Update: Turns out I was right! Skip to the end if you want to know the secret.
You’ll have to pardon me if this post sounds a bit like a rant because… well… it pretty much is. However, I think it’s both necessary and addresses an issue many of us have dealt with at some point. Rather than jumping right in, I probably should provide at list a bit of background info so I don’t leave you wondering what the hell just happened here.
For those of you who don’t know who John Chow is, he’s a self proclaimed “dot com mogul” who has earned millions online. His personal blog, johnchow.com, has become a sort of case study on how to earn money online and has become quite popular. In fact, his site now ranks #1 in Google for the phrase [make money online] beating out some pretty hefty competition. One of the most visible methods John used to obtain that ranking was his review exchange program. John leveraged the popularity of his blog (highly ranked in Technorati and currently a PageRank of 6) to generate reviews of his site. The rules were pretty simple; you review johnchow.com and link back to the site with the anchor text of “make money online” and John would link to you and 9 other sites in one of his review batches. The offer was very successful and garnered John at least 780 links with ideal anchor text.
This is where the problem starts. Since John ranked #1 for his target phrase, hundreds of his loyal followers began to do the same thing. Then, tragedy struck. John dropped out of sight for the phrase for a few days (I think it was a total of 4 days). John commented on the drop in his post about Google Updating their Algorithm. In it, John states:
I can only assume the changes are designed to discount all the waves of review for linkback, technorati trains, alexa trains, etc. Google didnâ€™t get to be the number one search engine by staying still.
Despite the fact that John is admittedly not an SEO, his readers took his assumption and ran with it. The review craze was over! John Chow got caught Google bombing! Google decided to bomb him back! And these are just a few examples. People on blogs that I normally love to read, had suddenly become instant SEO experts. The fact that Google bombing involves ranking a page for a term that’s not on it (miserable failure is the popular example) didn’t seem to matter. The fact that John uses the phrase “make money online” in as many posts as possible and has it no less than a dozen times on his home page didn’t phase them.
Then, just as quickly as he dropped off, John was back atop the rankings and was going to tell everyone how he did it in a later post. Of course, in typical evil (that’s a compliment in this case) fashion, John decided NOT to disclose his actions and has stirred everyone up once again. To be honest, it was a brilliant marketing move and is no doubt great linkbait (I’m linking to him aren’t I?) however, it’s had some unfortunate consequences. By not revealing what actions he thinks got him back to #1, John’s left the door wide open for speculation. In fact, one supposed search marketer has already claimed to have “exposed” John’s “secret”. According to Hamlet Batista, John’s problem was that he had TOO many links with the anchor text of “make money online”. He states:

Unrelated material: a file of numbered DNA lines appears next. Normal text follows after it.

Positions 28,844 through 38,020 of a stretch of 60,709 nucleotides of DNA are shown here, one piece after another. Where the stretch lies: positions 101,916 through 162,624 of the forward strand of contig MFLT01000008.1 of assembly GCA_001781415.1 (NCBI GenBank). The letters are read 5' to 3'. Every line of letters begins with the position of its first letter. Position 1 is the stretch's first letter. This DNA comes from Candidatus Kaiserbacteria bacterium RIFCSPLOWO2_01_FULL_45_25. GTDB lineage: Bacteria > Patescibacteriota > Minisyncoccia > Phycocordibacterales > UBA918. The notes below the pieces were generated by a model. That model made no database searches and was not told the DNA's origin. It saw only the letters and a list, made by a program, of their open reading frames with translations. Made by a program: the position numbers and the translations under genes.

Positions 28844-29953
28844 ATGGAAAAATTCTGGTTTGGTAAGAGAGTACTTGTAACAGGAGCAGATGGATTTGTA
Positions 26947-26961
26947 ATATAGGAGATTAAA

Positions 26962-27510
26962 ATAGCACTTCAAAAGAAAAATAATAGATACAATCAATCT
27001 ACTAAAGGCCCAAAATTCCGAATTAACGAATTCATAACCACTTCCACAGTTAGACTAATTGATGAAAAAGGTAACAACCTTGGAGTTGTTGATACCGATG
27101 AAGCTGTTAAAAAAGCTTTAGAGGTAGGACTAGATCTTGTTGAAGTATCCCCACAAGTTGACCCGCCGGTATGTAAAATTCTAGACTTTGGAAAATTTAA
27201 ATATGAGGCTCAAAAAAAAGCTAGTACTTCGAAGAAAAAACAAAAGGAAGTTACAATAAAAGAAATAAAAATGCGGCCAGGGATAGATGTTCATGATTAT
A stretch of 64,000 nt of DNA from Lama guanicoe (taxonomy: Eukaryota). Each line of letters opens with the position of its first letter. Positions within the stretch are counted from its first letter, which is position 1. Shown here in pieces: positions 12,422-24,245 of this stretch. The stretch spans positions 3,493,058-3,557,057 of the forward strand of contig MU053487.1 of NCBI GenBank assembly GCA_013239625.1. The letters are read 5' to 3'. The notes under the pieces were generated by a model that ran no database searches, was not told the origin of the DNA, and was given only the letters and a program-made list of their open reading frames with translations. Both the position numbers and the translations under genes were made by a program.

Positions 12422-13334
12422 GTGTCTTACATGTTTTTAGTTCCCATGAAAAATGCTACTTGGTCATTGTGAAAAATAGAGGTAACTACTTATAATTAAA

I guess he emailed several of the reviewers and ask them to change the anchor texts.
The changes look very similar to what I suggested he do. It is also interesting to note that in the latest batch of reviews he is not asking people to link back with â€œmake money onlineâ€ as anchor text. I guess itâ€™s better to let people link to you first and send the back an email with the specific anchor text you want.
Sure… that makes sense… John emailed several of the reviewers (none have mentioned receiving any such email), they changed their links, Google crawled them and updated their SERPs accordingly all within 4 days. I hope you’re catching the sarcasm because I’m laying it on pretty thick. The best part is, this guy proclaims to be a search marketer himself! Not only is John still offering the review exchange with the same instructions (link to his site with the anchor text of “make money online”) but he has since published another batch of reviews! Also, no reviewer has made any mention of John asking them to change their links nor would John be foolish enough to think he could keep something like that a secret.
So, what DID John do to get his rankings back? To be honest, I have no idea. The possibilities of what caused the drop and what he did to remedy it, are nearly endless. Without having studied his site or followed his rankings before this I can only speculate as to the problem. Issues with his robots.txt or .htaccess file jumps to mind, but again, that’s simply speculation. However, I’d be more than willing to bet it had nothing to do with his review exchange offer and I’d certainly never give out SEO advice on guesses based on assumptions.
Look people, I’m not saying I’m the top dog when it comes to SEO. I’m also not saying I’m never wrong or that I never speculate or make and educated guesses. My point is, if you want expert SEO advice, go to an expert. John was smart enough to contact Aaron Wall when his rankings dropped, so if even the dot com mogul himself has to ask for expert advice, what makes you think you’re any different? A little bit of knowledge can be a dangerous thing and there’s a reason people say “I know enough to be dangerous.” This is a perfect example.
UPDATE: Found it! Here’s a cached version of JohnChow.com’s robots.txt file as found by Google on May 30th (right around the time of the drop).
Here’s the file as it exists today… See any differences?